Nok, regarding your question: you could either remove the subformulas relating to C OR you could add a formula that says "never C". Since the LTL game is solved using a fixed point calculation, all states containing C will be removed in the first iteration and the computation will not be slowed. The more restrictions the faster the calculation, the more propositions introduced the larger the state space and computation time.]

[ufuk: *I am confused about restrictions and propositions. Could you please give definitions of these and also simple examples?*]

Scenario: Workspace contains 4 rooms [1|2|3|4] in a line. Robot can sense people and can sound an alarm. Task is to search all the rooms repeatedly and sound the alarm whenever it sees a person. (This is a very simple example where it is not clear you even need to use LTL, but it is easy to follow I hope) Propositions: Boolean propositions divided up into two sets, environment (or input) and robot (or output) environment proposition: 'See_person' (True if the robot is sensing a person and false otherwise) robot propositions: 'Room1','Room2','Room3','Room4','Alarm'. Proposition Roomi is true iff the robot is in room i. Alarm is true iff the robot is sounding its alarm.

The propositions capture the information in the system. The environment propositions capture the high level information the robot can sense while the robot proposition represent the actions the robot can do. If I get a plan in which in the current state *Room1* is true and in the next state *Room2* is true, then the robot needs to move from room 1 to room 2. If in the current state *Alarm* is true, the robot must sound the alarm.

The specifications are given as LTL formulas (with a specific structure I will not get into right now) - they include the liveness portions of the task (things that eventually have to happen, for example all rooms must be reached) as well as the safety (things that must always hold, for example the alarm must always be sounded when a person is seen and from room 1 you can only go to room 2, etc...). The way I see it is that the safety requirements "restrict" the possible behaviors of the robot. To expand on that lets look at the topology of the workspace. If the LTL formula is only <>Room1 ^ <>Room4 (eventually room 1 and eventually room 4) then I might get a plan that moves the robot from room 1 directly to room 4. But that is not topologically feasible, so I need to add the restrictions on the motion of the robot: [](Room1 -> (ORoom1 ]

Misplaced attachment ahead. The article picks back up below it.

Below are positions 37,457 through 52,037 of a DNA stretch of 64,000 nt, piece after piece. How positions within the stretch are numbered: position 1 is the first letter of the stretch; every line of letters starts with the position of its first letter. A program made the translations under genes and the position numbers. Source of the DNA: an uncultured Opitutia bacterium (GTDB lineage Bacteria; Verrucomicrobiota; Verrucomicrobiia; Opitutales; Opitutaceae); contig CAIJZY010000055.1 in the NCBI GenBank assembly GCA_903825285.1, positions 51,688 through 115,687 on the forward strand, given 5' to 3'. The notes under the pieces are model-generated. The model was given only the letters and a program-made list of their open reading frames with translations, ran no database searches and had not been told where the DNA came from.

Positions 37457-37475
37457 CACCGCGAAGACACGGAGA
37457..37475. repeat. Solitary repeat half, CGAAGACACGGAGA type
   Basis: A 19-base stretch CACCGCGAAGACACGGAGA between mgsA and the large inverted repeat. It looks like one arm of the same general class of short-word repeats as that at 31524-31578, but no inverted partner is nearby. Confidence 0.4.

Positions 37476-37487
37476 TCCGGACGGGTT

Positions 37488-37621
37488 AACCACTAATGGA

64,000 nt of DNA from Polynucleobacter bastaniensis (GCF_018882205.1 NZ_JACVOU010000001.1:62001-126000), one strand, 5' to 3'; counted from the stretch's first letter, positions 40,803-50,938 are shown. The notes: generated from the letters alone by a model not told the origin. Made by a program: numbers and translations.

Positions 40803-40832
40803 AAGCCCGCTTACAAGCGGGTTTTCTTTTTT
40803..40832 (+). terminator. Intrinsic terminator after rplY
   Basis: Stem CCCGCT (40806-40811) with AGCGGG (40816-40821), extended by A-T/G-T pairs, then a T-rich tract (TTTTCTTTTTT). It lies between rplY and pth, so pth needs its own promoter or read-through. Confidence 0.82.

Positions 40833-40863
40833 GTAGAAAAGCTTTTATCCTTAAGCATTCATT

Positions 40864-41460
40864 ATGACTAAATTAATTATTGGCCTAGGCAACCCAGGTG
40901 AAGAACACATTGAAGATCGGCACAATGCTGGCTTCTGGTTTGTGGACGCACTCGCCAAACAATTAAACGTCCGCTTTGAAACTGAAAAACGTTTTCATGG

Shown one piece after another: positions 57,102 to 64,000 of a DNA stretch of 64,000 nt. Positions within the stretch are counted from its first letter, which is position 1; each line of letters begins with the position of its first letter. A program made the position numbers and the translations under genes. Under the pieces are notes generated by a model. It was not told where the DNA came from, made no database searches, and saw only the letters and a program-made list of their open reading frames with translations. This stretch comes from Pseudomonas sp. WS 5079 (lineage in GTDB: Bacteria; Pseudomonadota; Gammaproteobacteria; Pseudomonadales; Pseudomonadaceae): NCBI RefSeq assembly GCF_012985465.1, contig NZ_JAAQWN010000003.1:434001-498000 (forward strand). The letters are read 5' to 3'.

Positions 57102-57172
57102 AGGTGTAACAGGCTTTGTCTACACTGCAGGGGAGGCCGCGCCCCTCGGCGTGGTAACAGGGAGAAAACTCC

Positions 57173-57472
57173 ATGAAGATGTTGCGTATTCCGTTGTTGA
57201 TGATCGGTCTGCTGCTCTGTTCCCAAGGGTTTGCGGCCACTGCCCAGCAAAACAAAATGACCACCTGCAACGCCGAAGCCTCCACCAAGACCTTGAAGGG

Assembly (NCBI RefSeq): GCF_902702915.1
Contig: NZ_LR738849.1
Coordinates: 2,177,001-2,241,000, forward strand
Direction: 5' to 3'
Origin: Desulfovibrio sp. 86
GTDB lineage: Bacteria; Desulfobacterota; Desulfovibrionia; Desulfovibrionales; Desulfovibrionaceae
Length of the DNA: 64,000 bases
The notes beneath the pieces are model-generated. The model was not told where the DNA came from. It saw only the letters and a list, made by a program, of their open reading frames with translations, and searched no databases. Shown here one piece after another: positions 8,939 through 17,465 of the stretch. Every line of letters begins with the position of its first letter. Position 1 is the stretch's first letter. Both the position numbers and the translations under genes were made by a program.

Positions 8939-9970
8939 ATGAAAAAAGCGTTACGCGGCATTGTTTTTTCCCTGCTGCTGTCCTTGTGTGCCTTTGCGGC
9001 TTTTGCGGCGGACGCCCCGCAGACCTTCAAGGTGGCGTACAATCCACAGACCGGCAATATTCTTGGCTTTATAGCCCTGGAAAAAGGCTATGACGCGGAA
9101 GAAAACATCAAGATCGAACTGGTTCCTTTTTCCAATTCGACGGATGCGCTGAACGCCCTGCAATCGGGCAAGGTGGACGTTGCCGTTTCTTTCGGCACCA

- From the system requirements and the previously constructed finite state model [hadas: The LTL formula capturing the assumptions and requirements], use a graph search algorithm [hadas: It is not a traditional graph search since there is no explicit graph but rather BDDs and fixed point calculations] similar to that used in model checkers to extract an automaton from the finite state model [hadas: BDD that represents the full winning strategy] which satisfies the requirement.

A serious drawback of this technique is that it suffers from state explosion (the finite state model of the system can get quite large) and thus, in practice, is not applicable for a complex system. In addition, extracting an automaton which satisfies the LTL requirements may take a long time since all the possible behaviors from the beginning to the end of the execution need to be considered in detail [hadas: Extracting the automaton takes a long time but is not really neccessary - next up for me is to see how to extract next state from the bdd directly without extracting the full automaton. Having said all of that, yes, there is a state explotion problem].